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Grid scatters light on protein structures

Diffraction pattern obtained from crystals generated in Sliz Laboratory at Harvard Medical School. Image courtesy Sliz Laboratory, Harvard Medical School.

Structural biologists who have spent months or even years trying to determine the structure of intractable proteins may be able to find solutions overnight, thanks to the power of grid computing.

Many advances in medicine and biology depend on understanding how proteins interact with each other and other factors such as drugs, RNA, or DNA. But to do that, researchers must determine how proteins are shaped. It isn’t enough to know a protein’s sequence; the curly strands of a protein can bend and twist in any number of directions, changing the way it will interact with its environment.

To solve the structure of an unknown protein, structural biologists begin by crystallizing the protein. Then they visit a synchrotron, where they place their crystal in front of a detector. When the extremely powerful synchrotron beam hits the crystal, the protein inside diffracts the beam, resulting in a unique pattern of x-rays hitting the detector. The detector records the intensity of the beam and the pattern it forms, but not the beam’s phase; all three are necessary to solve the protein’s structure.

Researchers can calculate the phase information by approximating from a similar molecule that has already been solved.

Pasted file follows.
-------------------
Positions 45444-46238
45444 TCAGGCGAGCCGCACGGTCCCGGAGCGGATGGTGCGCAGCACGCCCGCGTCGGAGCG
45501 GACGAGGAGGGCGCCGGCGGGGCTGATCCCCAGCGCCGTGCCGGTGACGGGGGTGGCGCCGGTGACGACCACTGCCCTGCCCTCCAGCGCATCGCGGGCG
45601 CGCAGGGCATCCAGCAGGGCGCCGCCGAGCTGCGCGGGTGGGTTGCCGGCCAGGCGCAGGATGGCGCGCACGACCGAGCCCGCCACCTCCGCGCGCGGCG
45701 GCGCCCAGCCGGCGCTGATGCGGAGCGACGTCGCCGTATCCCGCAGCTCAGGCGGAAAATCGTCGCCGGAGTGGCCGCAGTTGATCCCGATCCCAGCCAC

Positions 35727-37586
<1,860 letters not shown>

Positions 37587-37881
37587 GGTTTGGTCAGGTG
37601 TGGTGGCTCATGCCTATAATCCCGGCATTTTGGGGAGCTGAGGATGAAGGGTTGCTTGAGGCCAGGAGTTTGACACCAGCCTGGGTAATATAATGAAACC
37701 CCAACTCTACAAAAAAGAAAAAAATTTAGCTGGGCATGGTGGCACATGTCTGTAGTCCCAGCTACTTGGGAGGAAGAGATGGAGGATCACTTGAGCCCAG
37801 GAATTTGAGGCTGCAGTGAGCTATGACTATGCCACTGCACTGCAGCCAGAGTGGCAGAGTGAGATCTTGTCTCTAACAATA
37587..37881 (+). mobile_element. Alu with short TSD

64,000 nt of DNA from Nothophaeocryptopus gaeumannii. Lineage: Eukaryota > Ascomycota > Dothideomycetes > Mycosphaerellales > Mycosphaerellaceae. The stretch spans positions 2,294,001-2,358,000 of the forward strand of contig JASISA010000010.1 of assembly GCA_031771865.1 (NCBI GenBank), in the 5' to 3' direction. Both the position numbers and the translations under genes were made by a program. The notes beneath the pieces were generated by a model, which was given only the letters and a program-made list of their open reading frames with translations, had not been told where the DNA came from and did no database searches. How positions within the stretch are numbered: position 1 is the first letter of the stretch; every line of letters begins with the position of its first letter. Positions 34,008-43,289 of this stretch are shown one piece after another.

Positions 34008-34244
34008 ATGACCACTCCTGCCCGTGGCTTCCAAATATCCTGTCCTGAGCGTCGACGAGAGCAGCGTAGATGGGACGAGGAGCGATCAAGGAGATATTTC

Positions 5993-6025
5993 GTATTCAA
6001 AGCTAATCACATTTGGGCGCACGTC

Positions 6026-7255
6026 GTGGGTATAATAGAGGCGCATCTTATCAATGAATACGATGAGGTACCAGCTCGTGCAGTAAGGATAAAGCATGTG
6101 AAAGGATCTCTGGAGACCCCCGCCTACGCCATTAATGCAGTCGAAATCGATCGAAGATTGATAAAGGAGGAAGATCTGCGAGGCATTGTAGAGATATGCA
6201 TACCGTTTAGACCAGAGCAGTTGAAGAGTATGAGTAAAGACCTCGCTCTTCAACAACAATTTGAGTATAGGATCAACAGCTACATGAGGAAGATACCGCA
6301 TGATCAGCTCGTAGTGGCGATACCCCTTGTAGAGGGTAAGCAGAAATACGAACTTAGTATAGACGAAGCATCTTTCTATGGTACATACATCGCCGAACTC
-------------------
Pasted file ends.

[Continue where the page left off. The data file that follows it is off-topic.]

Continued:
“When you try to solve a new structure, in many cases part of the structure would be in some way similar to another molecule that had been previously determined,” said Piotr Sliz, the principal investigator for the Structural Biology Grid.

Researchers feed the structure of a similar known protein, and the detector data from the unknown protein, into a computer program. If the known protein is close enough in structure to the unknown, the program can solve the structure of the unknown protein using a process called molecular replacement.

Normally, researchers know that their unknown protein is similar to a protein that has been solved and saved in the Protein Data Bank. Sometimes, however, researchers know very little about their protein, or the subset of known proteins they’ve tried were not sufficiently similar. When that happens, they must turn to entirely different methods that would take weeks or even months of costly human time in the lab.

Click image to zoom in.

This screenshot shows results from an ongoing WMSR job on the Structural Biology Grid portal. Each orange circle represents a known protein that has been used as a possible template for the unknown protein. Users can click on any orange circle to see the protein displayed in the right-hand window. Screenshot by Miriam Boon.

Invoking the grid

By using computational resources to compare unknown proteins to thousands of known proteins in only a few hours’ time, Ian Stokes-Rees hoped to help structural biologists solve the structure of intractable proteins. Before they could convince biologists to use their application, however, they needed to provide proof of concept. They tried their process out by attempting to solve proteins that had been solved in 2008 using methods other than molecular replacement.